Today’s Headlines: Sugary Drinks, Surgery Complications, and Diabetes

Sugary drinks linked to thousands of deaths every year. You probably know that sugary drinks aren’t good for you, but you probably didn’t realize they might lead to death. That’s the finding in a study out this week. “By contributing to obesity and, through that, to diabetes, cardiovascular disease and cancer, the consumption of sugar-sweetened drinks appears to claim the lives of about 25,000 American adults yearly and is linked worldwide to the deaths of 180,000 each year. To generate those estimates of sugary beverages’ health toll, researchers combed through national dietary surveys that captured patterns of beverage consumption in 51 countries from 1980 to 2010. The researchers then mined resource databases to discern the availability and consumption of sugar in 187 countries. They tallied consumption of drinks, homemade and mass-produced, that deliver 50 calories or more per 8-ounce serving, and did not count 100% fruit juices.” The research showed that the U.S. is second behind Mexico in terms of deaths caused by sugary drink consumption. (LA Times)

If you have a complication from surgery, head to the same hospital. When something doesn’t seem quite right after surgery, it can be hard to figure out what to do. A new study published this week has found that you’ll probably be better off going back to the hospital that did the surgery. “The team analyzed Medicare claims data from 2001 to 2011 on patients readmitted to the hospital within 30 days after major surgeries, including coronary artery bypass surgery, removal of the colon or pancreas, and hip or knee replacement. Between six and 22 percent, depending on the surgery, went back to the hospital within a month. More than half the time, patients were readmitted or transferred to the hospital where they had the surgery. Those who returned to the original hospital where the surgery was done were 26 percent less likely to die within three months of surgery than those admitted to a different hospital.” The researchers point out that this is likely because the original surgeon knows the patient and their medical background when they arrive, allowing them to act quickly to try and fix what might be wrong. Often, ambulances called in these cases will take a person in trouble to the closest hospital, which may not be the right hospital. According to the authors, “patients should try to stay in the immediate vicinity of their surgical hospital for at least a week in case something goes wrong.” (Fox)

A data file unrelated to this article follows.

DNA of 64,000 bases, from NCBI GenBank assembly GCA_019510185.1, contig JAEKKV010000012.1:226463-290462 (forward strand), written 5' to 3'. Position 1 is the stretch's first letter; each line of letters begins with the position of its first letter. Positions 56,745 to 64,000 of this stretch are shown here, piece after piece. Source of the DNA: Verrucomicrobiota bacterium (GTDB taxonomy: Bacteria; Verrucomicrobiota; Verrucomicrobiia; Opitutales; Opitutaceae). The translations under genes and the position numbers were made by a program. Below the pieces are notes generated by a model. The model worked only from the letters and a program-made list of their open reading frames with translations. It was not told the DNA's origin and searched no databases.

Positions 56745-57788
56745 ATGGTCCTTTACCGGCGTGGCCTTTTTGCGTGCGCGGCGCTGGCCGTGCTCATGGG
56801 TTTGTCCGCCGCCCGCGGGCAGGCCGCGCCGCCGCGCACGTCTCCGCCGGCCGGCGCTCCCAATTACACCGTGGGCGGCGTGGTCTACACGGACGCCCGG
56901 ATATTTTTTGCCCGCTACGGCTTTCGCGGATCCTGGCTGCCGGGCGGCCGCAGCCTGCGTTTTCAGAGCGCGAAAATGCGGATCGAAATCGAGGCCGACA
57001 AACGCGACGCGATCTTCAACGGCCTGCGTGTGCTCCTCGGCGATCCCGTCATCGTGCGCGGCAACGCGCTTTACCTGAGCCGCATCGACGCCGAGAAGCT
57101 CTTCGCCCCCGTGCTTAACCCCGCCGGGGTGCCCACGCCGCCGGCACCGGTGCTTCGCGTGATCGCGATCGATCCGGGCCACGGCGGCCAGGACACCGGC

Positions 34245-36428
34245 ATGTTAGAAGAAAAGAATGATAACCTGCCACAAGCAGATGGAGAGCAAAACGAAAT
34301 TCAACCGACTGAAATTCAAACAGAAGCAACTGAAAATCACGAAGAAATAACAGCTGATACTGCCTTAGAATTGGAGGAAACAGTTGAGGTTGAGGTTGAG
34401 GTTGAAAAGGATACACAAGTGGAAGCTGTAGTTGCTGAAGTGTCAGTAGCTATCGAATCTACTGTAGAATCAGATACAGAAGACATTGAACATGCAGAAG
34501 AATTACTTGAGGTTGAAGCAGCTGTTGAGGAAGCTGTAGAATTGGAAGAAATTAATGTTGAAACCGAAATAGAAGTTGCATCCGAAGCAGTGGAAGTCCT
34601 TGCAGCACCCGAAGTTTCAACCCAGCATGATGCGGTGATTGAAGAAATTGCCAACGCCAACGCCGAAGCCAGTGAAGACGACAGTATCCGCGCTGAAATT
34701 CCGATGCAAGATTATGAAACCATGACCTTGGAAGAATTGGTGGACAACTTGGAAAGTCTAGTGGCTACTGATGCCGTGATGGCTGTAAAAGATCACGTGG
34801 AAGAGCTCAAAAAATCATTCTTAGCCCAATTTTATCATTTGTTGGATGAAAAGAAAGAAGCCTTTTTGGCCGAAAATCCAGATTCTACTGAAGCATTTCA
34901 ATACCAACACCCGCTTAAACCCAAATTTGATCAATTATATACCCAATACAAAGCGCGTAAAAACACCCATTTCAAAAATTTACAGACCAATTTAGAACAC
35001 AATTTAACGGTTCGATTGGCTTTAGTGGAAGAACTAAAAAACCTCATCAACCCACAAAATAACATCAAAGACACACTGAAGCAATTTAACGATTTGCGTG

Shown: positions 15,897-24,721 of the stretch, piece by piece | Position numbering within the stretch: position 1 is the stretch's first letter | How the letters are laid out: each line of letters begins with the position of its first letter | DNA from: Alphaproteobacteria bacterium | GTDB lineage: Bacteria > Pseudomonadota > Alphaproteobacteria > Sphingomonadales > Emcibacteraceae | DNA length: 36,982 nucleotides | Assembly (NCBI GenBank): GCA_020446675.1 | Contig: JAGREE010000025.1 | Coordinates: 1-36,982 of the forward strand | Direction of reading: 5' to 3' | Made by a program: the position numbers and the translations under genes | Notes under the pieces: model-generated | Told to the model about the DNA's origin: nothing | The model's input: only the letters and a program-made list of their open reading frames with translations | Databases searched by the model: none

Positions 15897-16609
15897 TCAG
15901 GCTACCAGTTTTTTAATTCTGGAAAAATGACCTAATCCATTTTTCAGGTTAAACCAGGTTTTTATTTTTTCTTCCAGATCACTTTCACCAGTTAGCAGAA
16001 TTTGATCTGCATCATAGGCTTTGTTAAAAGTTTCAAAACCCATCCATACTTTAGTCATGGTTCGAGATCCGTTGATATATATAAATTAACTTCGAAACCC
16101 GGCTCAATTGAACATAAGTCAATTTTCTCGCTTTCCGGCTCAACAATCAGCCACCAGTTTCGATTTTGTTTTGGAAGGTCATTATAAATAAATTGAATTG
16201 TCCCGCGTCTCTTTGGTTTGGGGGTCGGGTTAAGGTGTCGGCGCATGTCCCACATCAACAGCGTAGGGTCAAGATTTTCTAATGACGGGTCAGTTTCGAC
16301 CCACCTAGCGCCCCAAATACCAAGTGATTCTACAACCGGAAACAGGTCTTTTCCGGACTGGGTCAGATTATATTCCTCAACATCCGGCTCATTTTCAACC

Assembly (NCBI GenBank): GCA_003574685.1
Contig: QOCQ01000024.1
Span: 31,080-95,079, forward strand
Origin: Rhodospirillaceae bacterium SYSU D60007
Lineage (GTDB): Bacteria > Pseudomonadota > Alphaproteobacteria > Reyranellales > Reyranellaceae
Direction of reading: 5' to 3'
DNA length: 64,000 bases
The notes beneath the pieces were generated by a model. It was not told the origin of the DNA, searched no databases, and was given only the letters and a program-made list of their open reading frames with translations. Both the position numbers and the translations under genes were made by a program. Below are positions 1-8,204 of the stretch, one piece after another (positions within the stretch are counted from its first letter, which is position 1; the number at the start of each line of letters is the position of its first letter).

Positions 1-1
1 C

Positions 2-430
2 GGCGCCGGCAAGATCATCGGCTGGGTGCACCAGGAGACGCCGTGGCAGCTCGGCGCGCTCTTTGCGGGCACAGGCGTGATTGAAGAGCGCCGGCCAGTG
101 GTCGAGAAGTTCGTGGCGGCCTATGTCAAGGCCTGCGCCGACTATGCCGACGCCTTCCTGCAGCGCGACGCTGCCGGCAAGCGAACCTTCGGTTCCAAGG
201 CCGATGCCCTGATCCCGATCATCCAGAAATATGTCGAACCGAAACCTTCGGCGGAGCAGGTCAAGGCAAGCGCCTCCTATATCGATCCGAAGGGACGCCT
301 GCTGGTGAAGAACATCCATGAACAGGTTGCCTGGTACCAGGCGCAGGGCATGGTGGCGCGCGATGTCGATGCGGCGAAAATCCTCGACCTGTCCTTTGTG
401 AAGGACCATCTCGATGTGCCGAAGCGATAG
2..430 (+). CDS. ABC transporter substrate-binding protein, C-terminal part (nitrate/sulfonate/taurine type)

If you’re on the road to diabetes, you probably have no idea. Type 2 diabetes has been on the rise for many years, but according to a new study part of the trouble in preventing it is that many don’t even know they’re at risk. “To gauge awareness of a diabetes risk among people with pre-diabetes, researchers gathered a large group of people and weeded out those who said they already had diabetes. Then, they reviewed A1c test results for everyone else to see whether their average blood sugar had been elevated over the last few weeks, an early sign of diabetes. Out of 2,694 adults with high blood sugar, only 288 or one in eight were aware of their status. People who were aware of their condition were about 30 percent more likely to exercise and get at least 150 minutes of moderate activity each week. They were also about 80 percent more likely to attempt weight loss and to have shed pounds in the past year. Lacking awareness, people with the elevated blood sugar levels often fail to make lifestyle changes such as getting more exercise or eating less sugary food that might prevent them from ultimately becoming diabetic.” The team says people who think they might be at risk should talk to their doctor about whether they need to be tested and should ask for an explanation on what the results mean and whether they need to make changes in their lifestyle. (Reuters)